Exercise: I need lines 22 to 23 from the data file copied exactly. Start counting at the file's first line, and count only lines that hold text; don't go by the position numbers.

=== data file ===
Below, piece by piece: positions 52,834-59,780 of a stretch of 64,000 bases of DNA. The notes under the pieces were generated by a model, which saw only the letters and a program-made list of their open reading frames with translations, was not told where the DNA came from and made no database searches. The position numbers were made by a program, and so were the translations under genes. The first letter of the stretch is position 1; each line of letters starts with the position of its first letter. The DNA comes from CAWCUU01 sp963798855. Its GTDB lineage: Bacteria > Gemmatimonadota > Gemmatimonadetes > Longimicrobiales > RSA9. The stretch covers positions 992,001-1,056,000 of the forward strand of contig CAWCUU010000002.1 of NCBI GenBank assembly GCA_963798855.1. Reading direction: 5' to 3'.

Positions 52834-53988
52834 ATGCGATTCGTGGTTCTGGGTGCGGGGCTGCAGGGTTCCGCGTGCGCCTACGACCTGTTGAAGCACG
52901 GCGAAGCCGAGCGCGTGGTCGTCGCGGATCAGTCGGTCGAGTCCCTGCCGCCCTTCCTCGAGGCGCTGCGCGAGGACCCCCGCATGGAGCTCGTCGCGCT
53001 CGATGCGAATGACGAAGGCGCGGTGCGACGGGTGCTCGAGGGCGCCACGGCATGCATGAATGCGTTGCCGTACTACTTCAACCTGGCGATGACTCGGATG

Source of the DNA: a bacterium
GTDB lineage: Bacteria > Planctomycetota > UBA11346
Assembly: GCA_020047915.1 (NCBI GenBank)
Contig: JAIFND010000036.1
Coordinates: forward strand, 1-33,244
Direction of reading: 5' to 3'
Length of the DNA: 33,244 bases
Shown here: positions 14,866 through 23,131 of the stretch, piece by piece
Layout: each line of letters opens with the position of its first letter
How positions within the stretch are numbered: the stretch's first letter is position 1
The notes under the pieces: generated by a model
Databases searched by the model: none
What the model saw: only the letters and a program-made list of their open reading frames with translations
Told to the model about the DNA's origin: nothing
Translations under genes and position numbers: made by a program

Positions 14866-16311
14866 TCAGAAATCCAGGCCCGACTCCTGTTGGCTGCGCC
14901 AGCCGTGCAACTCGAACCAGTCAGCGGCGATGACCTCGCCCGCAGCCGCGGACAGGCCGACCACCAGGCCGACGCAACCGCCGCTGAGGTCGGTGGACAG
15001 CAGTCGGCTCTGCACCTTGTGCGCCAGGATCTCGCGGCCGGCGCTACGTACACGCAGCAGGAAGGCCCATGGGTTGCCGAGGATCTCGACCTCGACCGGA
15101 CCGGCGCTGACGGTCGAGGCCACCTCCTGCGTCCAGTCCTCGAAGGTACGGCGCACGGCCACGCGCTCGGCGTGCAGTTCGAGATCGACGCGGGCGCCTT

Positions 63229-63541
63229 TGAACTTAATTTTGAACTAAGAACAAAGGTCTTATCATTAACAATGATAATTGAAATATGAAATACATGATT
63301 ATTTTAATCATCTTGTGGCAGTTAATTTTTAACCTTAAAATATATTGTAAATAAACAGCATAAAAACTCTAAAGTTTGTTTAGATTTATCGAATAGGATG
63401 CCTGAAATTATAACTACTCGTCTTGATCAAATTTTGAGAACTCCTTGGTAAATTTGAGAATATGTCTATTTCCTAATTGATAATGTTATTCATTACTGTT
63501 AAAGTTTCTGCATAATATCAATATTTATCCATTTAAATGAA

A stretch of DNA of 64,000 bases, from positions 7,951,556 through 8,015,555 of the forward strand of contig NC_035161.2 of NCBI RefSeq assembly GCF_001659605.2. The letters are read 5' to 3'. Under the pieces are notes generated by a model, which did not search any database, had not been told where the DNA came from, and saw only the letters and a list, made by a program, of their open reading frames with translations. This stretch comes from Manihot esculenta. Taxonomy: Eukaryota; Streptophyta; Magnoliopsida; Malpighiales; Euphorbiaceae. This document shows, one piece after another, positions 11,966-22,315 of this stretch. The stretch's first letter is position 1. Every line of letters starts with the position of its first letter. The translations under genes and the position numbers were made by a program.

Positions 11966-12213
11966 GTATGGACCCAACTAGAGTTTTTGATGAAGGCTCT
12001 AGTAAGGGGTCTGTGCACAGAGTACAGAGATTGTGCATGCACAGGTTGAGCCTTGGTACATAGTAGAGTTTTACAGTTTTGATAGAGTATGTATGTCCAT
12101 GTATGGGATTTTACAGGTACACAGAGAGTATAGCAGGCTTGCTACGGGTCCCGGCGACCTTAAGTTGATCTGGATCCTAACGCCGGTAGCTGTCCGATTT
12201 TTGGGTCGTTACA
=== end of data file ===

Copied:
14866 TCAGAAATCCAGGCCCGACTCCTGTTGGCTGCGCC
14901 AGCCGTGCAACTCGAACCAGTCAGCGGCGATGACCTCGCCCGCAGCCGCGGACAGGCCGACCACCAGGCCGACGCAACCGCCGCTGAGGTCGGTGGACAG